Foreign and Commonwealth Office
We must never forget diplomats who rescued Jews from Nazis: article by Boris Johnson
Writing in The Evening Standard, the Foreign Secretary pays tribute to British diplomats who took action to help Jewish people before and during the Holocaust.
British officials are not given to expressions of righteous anger; the dispatches in my red boxes usually reflect the Foreign Office tradition of measured and judicious prose.
Thankfully, there are exceptions. As we approach Holocaust Memorial Day tomorrow, I’ve been paying tribute to British diplomats who voiced outrage over the persecution of Jews in Nazi Germany — and acted on their words. After the Kristallnacht pogrom cast Jews onto the streets in November 1938, our Charge d’Affaires in Berlin, Sir George Ogilvie-Forbes, sent the following telegram to London.
“I can find no words strong enough in condemnation of the disgusting treatment of so many innocent people,” he wrote. “The civilised world is faced with the appalling sight of 500,000 people about to rot away in starvation.”
Ogilvie-Forbes let his embassy passport officer bend the rules and issue travel documents to thousands of Jews, allowing them to escape Germany. Margaret Reid was one official who processed the permits.
Earlier, our Consul-General in Munich, John Carvell, secured the freedom of 300 Jews from Dachau in 1937. His counterpart in Lithuania, Sir Thomas Preston, helped hundreds of Jews escape to Sweden in 1940. This week, their descendants came to the Foreign Office to receive Hero of the Holocaust Medals, granting their forebears posthumous recognition.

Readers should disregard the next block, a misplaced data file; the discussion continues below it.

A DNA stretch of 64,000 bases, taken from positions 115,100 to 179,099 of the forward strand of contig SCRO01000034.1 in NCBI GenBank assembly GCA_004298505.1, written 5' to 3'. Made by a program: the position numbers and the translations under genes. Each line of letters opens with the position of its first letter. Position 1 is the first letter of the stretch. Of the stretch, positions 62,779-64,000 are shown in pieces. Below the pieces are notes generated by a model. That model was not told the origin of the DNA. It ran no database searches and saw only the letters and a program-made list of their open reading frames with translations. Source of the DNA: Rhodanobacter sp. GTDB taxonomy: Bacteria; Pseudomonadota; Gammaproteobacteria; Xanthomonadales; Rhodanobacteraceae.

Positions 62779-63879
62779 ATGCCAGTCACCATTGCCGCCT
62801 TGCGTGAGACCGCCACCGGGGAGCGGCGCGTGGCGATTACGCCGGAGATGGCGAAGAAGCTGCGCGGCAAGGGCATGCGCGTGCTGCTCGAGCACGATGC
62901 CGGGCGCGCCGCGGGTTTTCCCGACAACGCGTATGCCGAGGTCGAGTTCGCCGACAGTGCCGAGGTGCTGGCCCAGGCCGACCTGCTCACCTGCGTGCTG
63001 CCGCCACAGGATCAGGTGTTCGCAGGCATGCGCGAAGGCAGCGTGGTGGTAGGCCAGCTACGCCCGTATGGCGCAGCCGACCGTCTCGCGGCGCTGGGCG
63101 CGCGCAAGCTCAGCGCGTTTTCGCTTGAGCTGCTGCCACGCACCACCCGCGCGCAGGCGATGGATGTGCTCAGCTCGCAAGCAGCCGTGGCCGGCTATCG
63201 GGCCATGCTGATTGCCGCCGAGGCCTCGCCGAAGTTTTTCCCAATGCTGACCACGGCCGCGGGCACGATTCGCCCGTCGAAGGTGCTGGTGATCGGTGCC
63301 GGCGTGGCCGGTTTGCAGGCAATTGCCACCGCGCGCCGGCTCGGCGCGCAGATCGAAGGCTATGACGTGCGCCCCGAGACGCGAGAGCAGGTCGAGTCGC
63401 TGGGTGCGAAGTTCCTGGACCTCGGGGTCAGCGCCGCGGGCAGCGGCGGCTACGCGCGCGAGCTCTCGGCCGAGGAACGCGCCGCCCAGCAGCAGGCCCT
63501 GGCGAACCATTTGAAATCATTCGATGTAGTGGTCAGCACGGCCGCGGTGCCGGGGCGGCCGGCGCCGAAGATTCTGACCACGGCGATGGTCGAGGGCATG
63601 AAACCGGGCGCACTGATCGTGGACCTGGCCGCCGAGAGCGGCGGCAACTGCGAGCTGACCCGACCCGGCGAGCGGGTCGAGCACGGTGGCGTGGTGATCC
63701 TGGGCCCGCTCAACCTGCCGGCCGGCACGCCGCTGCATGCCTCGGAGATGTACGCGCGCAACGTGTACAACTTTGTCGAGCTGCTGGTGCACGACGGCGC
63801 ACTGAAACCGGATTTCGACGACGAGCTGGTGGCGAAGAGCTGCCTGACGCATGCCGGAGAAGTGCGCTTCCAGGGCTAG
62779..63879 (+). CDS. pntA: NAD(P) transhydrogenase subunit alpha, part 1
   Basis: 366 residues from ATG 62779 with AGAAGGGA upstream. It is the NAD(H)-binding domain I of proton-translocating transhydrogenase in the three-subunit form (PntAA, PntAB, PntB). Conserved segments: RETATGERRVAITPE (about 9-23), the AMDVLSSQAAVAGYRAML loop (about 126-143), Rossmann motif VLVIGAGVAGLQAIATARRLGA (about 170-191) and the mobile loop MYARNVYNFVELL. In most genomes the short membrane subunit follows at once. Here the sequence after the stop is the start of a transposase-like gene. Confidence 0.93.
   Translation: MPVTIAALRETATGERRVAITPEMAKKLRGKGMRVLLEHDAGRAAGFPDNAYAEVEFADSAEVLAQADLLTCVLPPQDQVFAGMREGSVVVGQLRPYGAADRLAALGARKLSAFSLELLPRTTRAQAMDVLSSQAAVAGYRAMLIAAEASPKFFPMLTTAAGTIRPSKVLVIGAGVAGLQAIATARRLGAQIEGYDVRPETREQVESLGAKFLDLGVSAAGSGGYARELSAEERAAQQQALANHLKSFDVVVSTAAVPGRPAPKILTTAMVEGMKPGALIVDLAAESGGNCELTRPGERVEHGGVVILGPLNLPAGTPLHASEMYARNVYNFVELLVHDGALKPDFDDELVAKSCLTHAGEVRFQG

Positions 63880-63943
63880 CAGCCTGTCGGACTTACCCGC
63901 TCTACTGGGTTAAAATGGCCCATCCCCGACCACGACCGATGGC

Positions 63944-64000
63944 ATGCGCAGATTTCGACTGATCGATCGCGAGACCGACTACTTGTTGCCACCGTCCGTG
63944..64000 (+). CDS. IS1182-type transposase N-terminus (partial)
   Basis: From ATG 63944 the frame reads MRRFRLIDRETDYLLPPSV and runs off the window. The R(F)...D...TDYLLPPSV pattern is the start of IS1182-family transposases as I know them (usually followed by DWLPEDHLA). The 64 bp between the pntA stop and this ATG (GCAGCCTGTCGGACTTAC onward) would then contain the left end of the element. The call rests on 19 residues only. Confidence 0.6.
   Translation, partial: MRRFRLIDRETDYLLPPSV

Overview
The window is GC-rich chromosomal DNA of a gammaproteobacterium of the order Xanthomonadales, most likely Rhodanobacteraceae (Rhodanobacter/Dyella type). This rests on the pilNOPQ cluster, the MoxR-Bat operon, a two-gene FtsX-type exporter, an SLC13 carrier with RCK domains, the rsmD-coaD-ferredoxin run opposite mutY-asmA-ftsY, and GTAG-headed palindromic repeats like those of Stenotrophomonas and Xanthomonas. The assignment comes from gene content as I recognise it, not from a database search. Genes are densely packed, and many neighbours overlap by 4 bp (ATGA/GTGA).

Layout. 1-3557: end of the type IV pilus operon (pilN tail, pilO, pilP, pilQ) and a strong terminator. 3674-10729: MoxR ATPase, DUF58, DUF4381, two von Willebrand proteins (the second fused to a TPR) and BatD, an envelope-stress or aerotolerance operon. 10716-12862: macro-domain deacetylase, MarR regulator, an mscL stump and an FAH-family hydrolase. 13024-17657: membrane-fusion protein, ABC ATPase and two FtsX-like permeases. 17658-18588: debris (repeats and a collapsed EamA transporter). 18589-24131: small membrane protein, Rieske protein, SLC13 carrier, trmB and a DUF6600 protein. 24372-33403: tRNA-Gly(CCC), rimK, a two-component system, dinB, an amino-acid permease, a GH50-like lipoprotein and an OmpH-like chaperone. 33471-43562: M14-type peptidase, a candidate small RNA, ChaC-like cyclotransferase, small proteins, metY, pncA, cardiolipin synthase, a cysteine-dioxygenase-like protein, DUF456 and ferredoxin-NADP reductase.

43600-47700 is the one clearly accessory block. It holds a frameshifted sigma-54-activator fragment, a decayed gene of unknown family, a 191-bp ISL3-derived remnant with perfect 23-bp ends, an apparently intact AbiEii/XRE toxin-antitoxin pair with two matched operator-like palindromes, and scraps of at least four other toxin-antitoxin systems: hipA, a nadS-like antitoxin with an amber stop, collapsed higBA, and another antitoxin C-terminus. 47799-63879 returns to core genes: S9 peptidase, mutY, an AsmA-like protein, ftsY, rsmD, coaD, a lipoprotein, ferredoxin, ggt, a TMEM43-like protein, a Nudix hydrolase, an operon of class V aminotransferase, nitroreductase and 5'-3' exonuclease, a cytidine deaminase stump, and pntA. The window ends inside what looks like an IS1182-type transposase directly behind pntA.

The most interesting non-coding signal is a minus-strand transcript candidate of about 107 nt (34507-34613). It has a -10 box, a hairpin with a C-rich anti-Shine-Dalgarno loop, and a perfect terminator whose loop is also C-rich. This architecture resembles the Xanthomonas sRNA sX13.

The diplomat in Berlin who handed out thousands of travel documents was MI6 station chief Frank Foley (his duties as passport officer were his cover). Today, he is commemorated at Yad Vashem in Jerusalem as one of the Righteous Among Nations.
In truth, too few people in that era strained every nerve and sinew to help the Jews. It was left to individual diplomats of great moral courage to do what was possible, sometimes in breach of the rules.
As Holocaust Memorial Day approaches, we would be committing a grave error if we dared overlook its message. The bigotry and hatred that paved the way for the Holocaust has never wholly disappeared. You can find it today on the internet and sometimes in our public discourse.
Recent genocides have not always encountered a determined response. A United Nations inquiry found in 2016 that the persecution of the Yazidi minority in northern Iraq by Daesh (otherwise known as IS) amounted to the “crime of genocide”. Yet some in this country resolutely opposed our military action against Daesh.
Even today, the truth about the Holocaust is sometimes denied. Comparisons are drawn between Zionism and Nazism, including by people who should know better. Hence the importance of the commemoration this weekend; the tragedy is that it remains necessary.
Find out more about some of the British heroes of the Holocaust.
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